PLEASE NOTE: As of 4/22/20 we are suspending this opportunity. We received 237 proposals and we thank everyone for applying. If you would like to submit a COVID-19-related story proposal, we are still accepting applications for stories via our international travel grants program, data journalism grants program, and Bringing Stories Home grants program.
The Pulitzer Center on Crisis Reporting, a non-profit organization that supports independent global journalism, is seeking proposals that develop innovative approaches to reporting on the novel coronavirus crisis using collaboration among journalists and newsrooms across state lines or national borders. This opportunity is open to all newsrooms and independent journalists in the United States and abroad.
At a time of scarce media resources, the coronavirus story challenges newsrooms to find creative ways to bring accurate, compelling, and timely information to their readers. We are eager for proposals that break traditional notions of scooping and competition and instead use the power of sharing and collaboration to increase reporting capacity and expand the reach and impact of stories.
We are seeking strong proposals that involve a strategic and concerted effort by multiple journalists and/or newsrooms to pursue a reporting project together, leveraging resources, expertise, and publication platforms.
In addition to a strong collaboration component for reporting and publication, we encourage proposals that:
- Focus on systemic, under-reported issues underlying the coronavirus crisis
- Use data-driven and/or interdisciplinary approaches to reporting on coronavirus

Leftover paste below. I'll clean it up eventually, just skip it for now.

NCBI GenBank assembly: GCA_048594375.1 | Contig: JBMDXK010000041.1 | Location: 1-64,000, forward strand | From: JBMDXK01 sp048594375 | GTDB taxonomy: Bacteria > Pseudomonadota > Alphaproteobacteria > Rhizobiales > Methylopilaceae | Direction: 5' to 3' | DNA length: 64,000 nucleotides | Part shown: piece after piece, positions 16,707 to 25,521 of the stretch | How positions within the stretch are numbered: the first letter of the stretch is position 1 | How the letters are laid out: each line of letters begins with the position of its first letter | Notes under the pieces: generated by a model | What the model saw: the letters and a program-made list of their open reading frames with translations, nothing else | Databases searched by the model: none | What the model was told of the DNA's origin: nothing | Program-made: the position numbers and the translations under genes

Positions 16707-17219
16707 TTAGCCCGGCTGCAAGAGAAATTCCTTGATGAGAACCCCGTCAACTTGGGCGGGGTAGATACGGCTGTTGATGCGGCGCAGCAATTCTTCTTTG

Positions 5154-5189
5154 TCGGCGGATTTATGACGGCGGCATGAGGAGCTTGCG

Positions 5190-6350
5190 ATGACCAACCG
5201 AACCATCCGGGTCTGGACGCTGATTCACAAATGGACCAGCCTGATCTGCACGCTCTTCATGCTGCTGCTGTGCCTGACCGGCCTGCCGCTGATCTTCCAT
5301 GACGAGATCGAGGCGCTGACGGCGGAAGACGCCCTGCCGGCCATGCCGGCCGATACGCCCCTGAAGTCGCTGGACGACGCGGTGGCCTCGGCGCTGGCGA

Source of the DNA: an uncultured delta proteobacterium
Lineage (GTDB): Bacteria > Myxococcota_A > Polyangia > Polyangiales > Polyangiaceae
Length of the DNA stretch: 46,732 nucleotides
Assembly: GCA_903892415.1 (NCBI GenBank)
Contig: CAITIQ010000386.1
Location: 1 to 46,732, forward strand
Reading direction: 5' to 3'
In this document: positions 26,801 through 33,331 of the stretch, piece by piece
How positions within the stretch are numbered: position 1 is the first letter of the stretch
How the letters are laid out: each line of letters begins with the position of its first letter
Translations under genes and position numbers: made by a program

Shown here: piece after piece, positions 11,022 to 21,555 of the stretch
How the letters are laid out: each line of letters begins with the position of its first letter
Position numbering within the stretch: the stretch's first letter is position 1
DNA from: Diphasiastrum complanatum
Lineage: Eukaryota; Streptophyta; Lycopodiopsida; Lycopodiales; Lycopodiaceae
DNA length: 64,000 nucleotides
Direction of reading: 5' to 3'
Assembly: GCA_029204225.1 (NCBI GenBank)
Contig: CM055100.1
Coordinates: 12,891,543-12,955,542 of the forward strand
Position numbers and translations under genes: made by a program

- Hold the powerful accountable
For inspiration, here are examples of local, national, and global collaborative projects:
- These Chicago news orgs worked together to create a collaborative voting guide
- BBC's Local News Partnerships: A new era of public service reporting
- How the Broke in Philly collaboration is focusing local media's attention on poverty and economic mobility
- The Daphne Project: They killed the journalist, not the stories
- Since Parkland: Working with The Trace, Miami Herald and McClatchy student reporters set out to measure the void in homes and classrooms
- Lava Jato brought together Latin America's investigative reporters
- How ICIJ worked with reporters in 36 countries to investigate underregulation of medical devices
To apply, you will be asked to provide the following:
- A description of the proposed project, including distribution/publication plan. No more than 250 words.
- Methodology: Please describe your approach to collaborating with other journalists/newsrooms on coronavirus reporting. Include: who has agreed to take part in the collaboration; who will coordinate the effort; what resources will be shared across teams/newsrooms; what outputs are expected; timeline.
- A preliminary budget estimate, including a basic breakdown of costs. Include travel costs, software, coordination, data work. Please do not include stipends for journalists/team members who are in the employ of newsrooms or are being paid by a publisher. If you are a journalist collaborating with a data analyst and/or data visual specialist you may include consultant fees in your budget.